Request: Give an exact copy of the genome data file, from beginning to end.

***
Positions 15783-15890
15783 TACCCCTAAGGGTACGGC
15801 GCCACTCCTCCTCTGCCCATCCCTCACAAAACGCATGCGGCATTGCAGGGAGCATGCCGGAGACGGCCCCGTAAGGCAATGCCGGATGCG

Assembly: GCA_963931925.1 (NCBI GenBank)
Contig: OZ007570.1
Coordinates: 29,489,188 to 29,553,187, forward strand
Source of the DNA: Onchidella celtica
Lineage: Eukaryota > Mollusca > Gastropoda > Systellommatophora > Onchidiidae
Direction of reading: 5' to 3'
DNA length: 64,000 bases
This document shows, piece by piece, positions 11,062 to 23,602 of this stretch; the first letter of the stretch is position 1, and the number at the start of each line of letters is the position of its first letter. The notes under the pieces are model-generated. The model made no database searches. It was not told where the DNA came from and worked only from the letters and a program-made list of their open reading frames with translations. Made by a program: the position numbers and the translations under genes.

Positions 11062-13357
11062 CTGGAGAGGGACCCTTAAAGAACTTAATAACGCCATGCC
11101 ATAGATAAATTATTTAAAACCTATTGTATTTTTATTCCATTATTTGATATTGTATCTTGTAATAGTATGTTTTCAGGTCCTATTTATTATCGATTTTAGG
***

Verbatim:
Positions 15783-15890
15783 TACCCCTAAGGGTACGGC
15801 GCCACTCCTCCTCTGCCCATCCCTCACAAAACGCATGCGGCATTGCAGGGAGCATGCCGGAGACGGCCCCGTAAGGCAATGCCGGATGCG

Assembly: GCA_963931925.1 (NCBI GenBank)
Contig: OZ007570.1
Coordinates: 29,489,188 to 29,553,187, forward strand
Source of the DNA: Onchidella celtica
Lineage: Eukaryota > Mollusca > Gastropoda > Systellommatophora > Onchidiidae
Direction of reading: 5' to 3'
DNA length: 64,000 bases
This document shows, piece by piece, positions 11,062 to 23,602 of this stretch; the first letter of the stretch is position 1, and the number at the start of each line of letters is the position of its first letter. The notes under the pieces are model-generated. The model made no database searches. It was not told where the DNA came from and worked only from the letters and a program-made list of their open reading frames with translations. Made by a program: the position numbers and the translations under genes.

Positions 11062-13357
11062 CTGGAGAGGGACCCTTAAAGAACTTAATAACGCCATGCC
11101 ATAGATAAATTATTTAAAACCTATTGTATTTTTATTCCATTATTTGATATTGTATCTTGTAATAGTATGTTTTCAGGTCCTATTTATTATCGATTTTAGG